There’s something to be said for getting a kid started on a fully rigid hardtail. But if your local trails are super gnarly, there’s also a pretty darn good argument for getting them suspended as quickly as possible. Traction aside, it’s more about comfort and safety, assuming the weight penalty isn’t too grand. If you a) have a little tyke at home that’s itchin’ to keep up with you, and b) are already thinking this might keep them from bouncing around uncontrollably, then the Specialized Camber Grom might be worth a look.
First up, Specialized didn’t continue this model into their 2017 lineup. But they’ve still got inventory, which you can find if you search past models on their website. If you’re fine with that, read on why their FSR suspension is ready made for smaller riders…
We tested the Camber Grom under my son, who weighed in between 75lb and 80lb during the test, and measured 4’9″ to 5’1/2″ during the test (yes, they really do grow that fast). Prior to this, we had already moved him off a 24″ Raleigh youth hardtail to my wife’s old Kona 26″ hardtail, both with front suspension. He was markedly faster upon moving to the 26″ bike, but a little stretched out. So, fit was slightly better going back to the Grom, but I could tell he wasn’t rolling over things quite as quickly with the 24″ wheels.
Which brings up the first highlight of this bike: It can grow with them for some time because it also fits 26″ wheels…albeit, probably with nothing more than a 26×2.0 tire from the looks of it. But, as you scroll through the pics, that explains the longer chainstays and standard 26″ Rockshox fork. If you’re starting them out small on this one, you’ll probably have to cut the seatpost down. This is as low as it gets and was borderline too tall when he started riding it, and too tall for my daughter to ride it even though she’s already on a 24″ Trailcraft hardtail.
Weight for the complete bike is 25.15lb (10.95kg), which is at least as good as most budget hardtails. And it should be for the $2,200 asking price. That gets you an M5 alloy frame with 26″ wheel geometry; Rockshox Recon Gold fork and Fox Float Performance DPS shock; SRAM X5/X7 shifting, 155mm GX cranks and PG-1020 cassette, Tektro Gemini hydraulic disc brakes, Alex rims and Maxxis tires. Cockpit is all Specialized, including a Body Geometry saddle.
The bars are 750mm wide, but can be cut down for smaller riders.
Tires are Maxxis Snyper 24×2.0, and you can see that adding 26″ wheels would likely mean you need to keep the tire size to about 2.0 in order to maintain proper clearance. Depending on how long Specialized lets us keep the bike, we might try to find some 26″ QR wheels tires and see how it goes (I was going to include that in this review, but I just don’t have any wheels or tires like that laying around anymore).
The fork is set at 110mm travel to match the rear end.
Compared to the adult Camber, the Grom uses a different linkage that mounts the shock yoke between the two linkage pivots (as opposed to sharing the upper pivot).
That, and it also uses totally different geometry, designed specifically for smaller riders and wheels. Read that to mean you can’t simply buy the smallest frame size in a regular Camber and put the smaller wheels on it to achieve the same effect (we asked).
An 11-36 cassette and 32-tooth X-Sync chainring provide a good range for kids, but you could always add aftermarket oversized cogs to expand the range or fit a 30-tooth 104bcd chainring.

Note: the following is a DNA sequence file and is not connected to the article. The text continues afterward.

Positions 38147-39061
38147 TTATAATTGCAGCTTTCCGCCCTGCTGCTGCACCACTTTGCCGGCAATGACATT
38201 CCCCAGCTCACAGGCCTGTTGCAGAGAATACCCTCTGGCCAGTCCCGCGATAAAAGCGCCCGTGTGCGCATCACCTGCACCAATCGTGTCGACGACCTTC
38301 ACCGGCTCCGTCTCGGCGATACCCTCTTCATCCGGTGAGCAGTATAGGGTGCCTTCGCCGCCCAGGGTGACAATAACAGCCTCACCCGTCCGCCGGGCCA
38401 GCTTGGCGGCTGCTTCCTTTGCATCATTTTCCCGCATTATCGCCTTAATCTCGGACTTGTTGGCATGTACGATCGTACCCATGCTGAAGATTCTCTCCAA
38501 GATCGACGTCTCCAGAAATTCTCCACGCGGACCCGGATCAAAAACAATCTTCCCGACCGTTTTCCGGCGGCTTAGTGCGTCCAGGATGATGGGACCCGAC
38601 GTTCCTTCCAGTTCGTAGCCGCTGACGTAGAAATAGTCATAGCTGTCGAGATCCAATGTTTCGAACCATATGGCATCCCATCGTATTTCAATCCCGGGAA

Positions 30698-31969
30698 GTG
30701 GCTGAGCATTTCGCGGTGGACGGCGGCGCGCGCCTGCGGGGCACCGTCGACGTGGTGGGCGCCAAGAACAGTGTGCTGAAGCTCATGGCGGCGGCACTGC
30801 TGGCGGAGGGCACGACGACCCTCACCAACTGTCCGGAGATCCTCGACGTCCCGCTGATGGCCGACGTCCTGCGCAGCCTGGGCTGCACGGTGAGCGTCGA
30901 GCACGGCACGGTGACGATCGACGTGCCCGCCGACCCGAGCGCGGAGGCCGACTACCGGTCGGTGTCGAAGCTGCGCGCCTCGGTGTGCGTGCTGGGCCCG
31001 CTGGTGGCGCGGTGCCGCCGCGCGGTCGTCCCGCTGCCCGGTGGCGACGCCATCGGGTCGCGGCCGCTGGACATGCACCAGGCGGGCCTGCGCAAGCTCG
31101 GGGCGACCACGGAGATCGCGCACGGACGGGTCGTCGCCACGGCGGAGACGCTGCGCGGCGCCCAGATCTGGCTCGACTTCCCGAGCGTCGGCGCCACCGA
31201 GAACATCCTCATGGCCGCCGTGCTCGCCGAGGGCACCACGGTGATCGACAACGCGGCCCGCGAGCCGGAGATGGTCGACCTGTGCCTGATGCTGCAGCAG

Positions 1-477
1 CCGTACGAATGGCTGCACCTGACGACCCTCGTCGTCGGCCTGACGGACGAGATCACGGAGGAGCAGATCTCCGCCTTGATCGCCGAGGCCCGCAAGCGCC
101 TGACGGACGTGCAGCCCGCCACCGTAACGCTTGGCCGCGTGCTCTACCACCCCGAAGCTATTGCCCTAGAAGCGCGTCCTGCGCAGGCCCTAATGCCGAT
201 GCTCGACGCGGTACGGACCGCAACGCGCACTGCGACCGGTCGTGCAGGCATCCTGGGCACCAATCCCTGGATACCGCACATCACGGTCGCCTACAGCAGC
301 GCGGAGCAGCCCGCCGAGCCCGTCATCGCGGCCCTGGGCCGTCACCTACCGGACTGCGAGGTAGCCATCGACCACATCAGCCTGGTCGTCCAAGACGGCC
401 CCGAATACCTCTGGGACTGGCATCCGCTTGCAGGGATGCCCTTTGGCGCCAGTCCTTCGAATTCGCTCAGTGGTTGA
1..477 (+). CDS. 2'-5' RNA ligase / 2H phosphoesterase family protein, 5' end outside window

The included chain guide is a nice touch, and the 155mm crank arms definitely seemed to fit my son a little better than the 175mm ones on the 26″ Kona he was riding.
Other than being QR front and rear, the Grom looks every bit as pro as Specialized’s adult bikes.
At first, I definitely noticed he was slower having transitioned from 26″ wheels. But, presumably, most people looking at this bike for their kids aren’t going to be regressing in wheel size, so ignore if irrelevant. But, after a few rides, I noticed he was ripping through rougher, rootier sections faster. I attribute that to the rear suspension taking the hits that normally would be bouncing him around. And that highlights why the FSR design is particularly good for kids: It’s very active.
Specialized puts a lot of effort into designing motion control into their shocks (BRAIN, platform damping, etc.) on adult bikes because (in my experience) their FSR design is otherwise overly active. For larger riders like me, that control is mandatory for any semblance of efficiency. But it took a conversation with an ex-pro World Cup DH racer (who’s very thin and light and not affiliated with Specialized in any way) to illuminate why this hyper active suspension is such a good thing for smaller riders. I’ll paraphrase it as going something like this:
ME: It’s really active, I can see it moving when he pedals. It seems like it’s just too active.
PRO: Yeah, but do you know how hard it is to get a suspension to work well under really light riders? I struggled with that for years. So that’s really impressive.
And with that new perspective, I paid more attention to the rear suspension on our next ride. Indeed, it’s active, but it worked over roots and rocks and compressed into G-outs and returned in a controlled manner. In other words, it did exactly what a good suspension should do: It helped him maintain control.
Our biggest technical ride was Rocky Knob Bike Park in Boone, NC, which is not lift served. We earned our turns by pedaling up before hitting the rock strewn descents and bermed turns, and the bike worked well in both directions. The 110mm travel seems like a good number for the XC to Trail we typically ride. It’s a shame this model’s discontinued, but at least you can still nab one and give your kid a solid five years or more of shredding.